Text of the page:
It certainly isn’t a secret that the Ottawa Senators are currently in the midst of a rebuild, prioritizing the development of their younger players both at the NHL level and in their system. One of those young players that has begun blossoming and should find himself on Sens fans’ collective radar is Josh Norris.
Norris was drafted 19th overall in 2017 and was one of the centrepieces in the multi-asset blockbuster that saw the Senators trade former captain Erik Karlsson to the Sharks. The American pivot’s two post-draft NCAA seasons at the University of Michigan were productive (42 points in 54 games). His sophomore season was derailed by an injury suffered at the 2019 World Junior Championships, but Norris’ stint in college was successful and provided a good base for the Senators as he’s continued his upward trajectory into the professional ranks.
How Is Norris Doing?
Norris is currently playing at an exceptionally high level. Not only is he leading the way in terms of rookie scorers in the American Hockey League (AHL) with 46 points in 45 games, he’s also gone ahead and broken the Belleville Senators’ record for most goals in a season (24).
The uptick in offensive production Norris is currently seeing is nothing but found money for the Sens. As a prospect, Norris’ two-way play, high motor and ability to accurately read the game while being relied on in tough situations were his calling cards. Now, as he continues to progress and develop, the offence is starting to come along and develop into a genuine strength in his game, and could point to him being a potential top-six centre, something the offence-starved Senators are in desperate need of.
Where Does Norris Fit Within the Sens’ Current Timeline?
Ottawa’s overhaul of their NHL roster has seen plenty of players experience newfound success in larger roles — Connor Brown, Anthony Duclair and Jean-Gabriel Pageau being prime examples. However, a rebuild is a rebuild, and the Sens are no strangers to moving on from veterans at the deadline, which is where Norris might come in to play.
It’s a difficult situation that general manager Pierre Dorion, head coach DJ Smith and the rest of the Sens management will have to navigate — whether or not to call him up should some spots be left open by potential deadline departures and open up the opportunity for him to at least get a cup of coffee in the NHL during his first pro season.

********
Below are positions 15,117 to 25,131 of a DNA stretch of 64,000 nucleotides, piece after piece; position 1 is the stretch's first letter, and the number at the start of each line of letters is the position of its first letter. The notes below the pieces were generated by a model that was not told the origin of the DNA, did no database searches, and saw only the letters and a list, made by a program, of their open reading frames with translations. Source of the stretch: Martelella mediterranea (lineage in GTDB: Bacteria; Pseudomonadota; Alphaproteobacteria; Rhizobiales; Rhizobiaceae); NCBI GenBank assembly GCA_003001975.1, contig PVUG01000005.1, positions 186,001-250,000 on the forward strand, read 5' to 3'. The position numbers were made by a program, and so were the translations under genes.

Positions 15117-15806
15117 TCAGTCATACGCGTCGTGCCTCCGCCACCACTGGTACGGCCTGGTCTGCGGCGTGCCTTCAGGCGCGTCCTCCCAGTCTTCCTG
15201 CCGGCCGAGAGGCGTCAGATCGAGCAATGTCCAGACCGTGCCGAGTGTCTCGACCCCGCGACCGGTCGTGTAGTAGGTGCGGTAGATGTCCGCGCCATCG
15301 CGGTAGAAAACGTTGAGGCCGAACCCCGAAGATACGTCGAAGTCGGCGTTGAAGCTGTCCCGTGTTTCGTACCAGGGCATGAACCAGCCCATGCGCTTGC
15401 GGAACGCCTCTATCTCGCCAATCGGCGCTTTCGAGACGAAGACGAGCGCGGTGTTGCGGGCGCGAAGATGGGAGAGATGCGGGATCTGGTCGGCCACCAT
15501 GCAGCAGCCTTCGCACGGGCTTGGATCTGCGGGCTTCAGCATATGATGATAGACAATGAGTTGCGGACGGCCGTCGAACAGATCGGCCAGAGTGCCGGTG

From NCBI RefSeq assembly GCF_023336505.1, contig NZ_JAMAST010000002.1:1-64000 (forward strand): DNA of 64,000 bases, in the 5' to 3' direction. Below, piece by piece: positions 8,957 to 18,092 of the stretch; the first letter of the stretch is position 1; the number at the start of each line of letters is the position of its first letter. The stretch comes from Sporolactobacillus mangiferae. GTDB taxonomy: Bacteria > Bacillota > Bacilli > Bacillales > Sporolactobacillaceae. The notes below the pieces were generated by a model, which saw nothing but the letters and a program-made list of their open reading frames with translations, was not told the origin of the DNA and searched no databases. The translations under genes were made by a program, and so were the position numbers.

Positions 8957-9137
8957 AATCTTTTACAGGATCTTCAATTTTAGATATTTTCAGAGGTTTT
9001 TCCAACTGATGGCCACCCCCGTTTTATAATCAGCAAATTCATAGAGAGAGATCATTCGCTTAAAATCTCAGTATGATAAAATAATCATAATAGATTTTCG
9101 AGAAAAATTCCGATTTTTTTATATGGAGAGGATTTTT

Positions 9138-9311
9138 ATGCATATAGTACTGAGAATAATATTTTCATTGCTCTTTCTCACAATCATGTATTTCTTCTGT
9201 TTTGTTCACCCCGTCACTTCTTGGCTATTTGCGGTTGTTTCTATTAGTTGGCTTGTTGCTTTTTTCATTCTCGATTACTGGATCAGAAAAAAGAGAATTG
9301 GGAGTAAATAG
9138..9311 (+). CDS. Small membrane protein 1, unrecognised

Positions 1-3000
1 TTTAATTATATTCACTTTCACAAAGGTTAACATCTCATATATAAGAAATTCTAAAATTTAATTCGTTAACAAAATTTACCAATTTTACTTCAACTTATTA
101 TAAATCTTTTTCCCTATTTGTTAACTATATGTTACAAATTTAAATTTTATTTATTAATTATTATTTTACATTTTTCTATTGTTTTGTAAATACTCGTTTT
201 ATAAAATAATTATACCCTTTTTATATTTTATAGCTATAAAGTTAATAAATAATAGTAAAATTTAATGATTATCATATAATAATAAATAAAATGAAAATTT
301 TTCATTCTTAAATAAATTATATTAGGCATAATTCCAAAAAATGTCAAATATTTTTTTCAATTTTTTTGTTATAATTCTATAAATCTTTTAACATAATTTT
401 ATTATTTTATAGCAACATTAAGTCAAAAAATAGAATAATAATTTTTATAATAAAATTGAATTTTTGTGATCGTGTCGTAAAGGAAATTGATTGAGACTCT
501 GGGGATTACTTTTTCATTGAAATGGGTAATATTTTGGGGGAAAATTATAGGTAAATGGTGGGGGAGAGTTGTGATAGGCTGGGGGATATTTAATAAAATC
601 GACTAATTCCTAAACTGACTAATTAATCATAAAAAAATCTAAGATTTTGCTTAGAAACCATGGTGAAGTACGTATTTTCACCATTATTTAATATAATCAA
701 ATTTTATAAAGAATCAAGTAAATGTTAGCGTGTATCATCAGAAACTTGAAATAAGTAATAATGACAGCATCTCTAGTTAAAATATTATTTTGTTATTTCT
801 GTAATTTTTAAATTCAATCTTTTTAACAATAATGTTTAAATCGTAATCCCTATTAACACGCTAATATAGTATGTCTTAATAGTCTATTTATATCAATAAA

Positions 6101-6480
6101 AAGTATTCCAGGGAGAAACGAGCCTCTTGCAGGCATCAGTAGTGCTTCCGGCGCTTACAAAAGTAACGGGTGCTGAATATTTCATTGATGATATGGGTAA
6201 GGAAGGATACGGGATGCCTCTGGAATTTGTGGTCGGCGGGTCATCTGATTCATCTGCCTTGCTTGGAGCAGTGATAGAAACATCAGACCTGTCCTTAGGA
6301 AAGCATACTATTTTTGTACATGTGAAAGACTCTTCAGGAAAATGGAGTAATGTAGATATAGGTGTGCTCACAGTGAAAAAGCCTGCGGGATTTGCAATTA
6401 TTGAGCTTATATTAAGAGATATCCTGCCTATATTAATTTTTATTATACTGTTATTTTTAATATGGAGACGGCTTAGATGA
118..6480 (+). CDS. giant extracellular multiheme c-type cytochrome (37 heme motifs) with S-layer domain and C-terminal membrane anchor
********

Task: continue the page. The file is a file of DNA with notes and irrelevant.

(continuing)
While offering fans a glimpse into what the future might look like by calling him up does sound alluring, he’s currently playing a massive role in Belleville and playing it well, so the argument for letting him continue on his path and only bring him up when he’s fully ready is definitely a valid one.
In terms of comparable players who’ve followed similar paths to the NHL, Sens fans should be licking their lips at the company Norris is currently keeping with his stellar freshman season in the AHL. Winnipeg Jets forward Kyle Connor (also a University of Michigan alum) spent the 2016-17 season with the Jets’ AHL affiliate in Manitoba and put up 44 points in 52 games — a total already bested by Norris — and Toronto Maple Leafs Swedish star William Nylander registered 32 points in 37 games during his rookie season in the AHL, albeit having already experienced professional hockey in Sweden, which differs from Norris’ career path.
Points and games played obviously aren’t the end all be all and the fact that Norris’ rookie season in the AHL outshines Nylander’s and Connor’s doesn’t necessarily mean he’s going to be better. However, it does mean he’s on the right track and it definitely speaks volumes to his development and improvement on the one major criticism in his game, his supposedly lower offensive ceiling.
Sens fans haven’t had too many reasons to cheer this season, but the continued improvement seen for their prospects at all levels, including the stark improvement in Norris’ game does give Senators fans a reason to clear their throat, puff out their chest and proudly proclaim that the kids are alright.
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I’m a huge hockey fan, been watching since the 2006 playoffs and haven’t exactly looked back since. Just finished my sports media degree and trying to get my career off and running.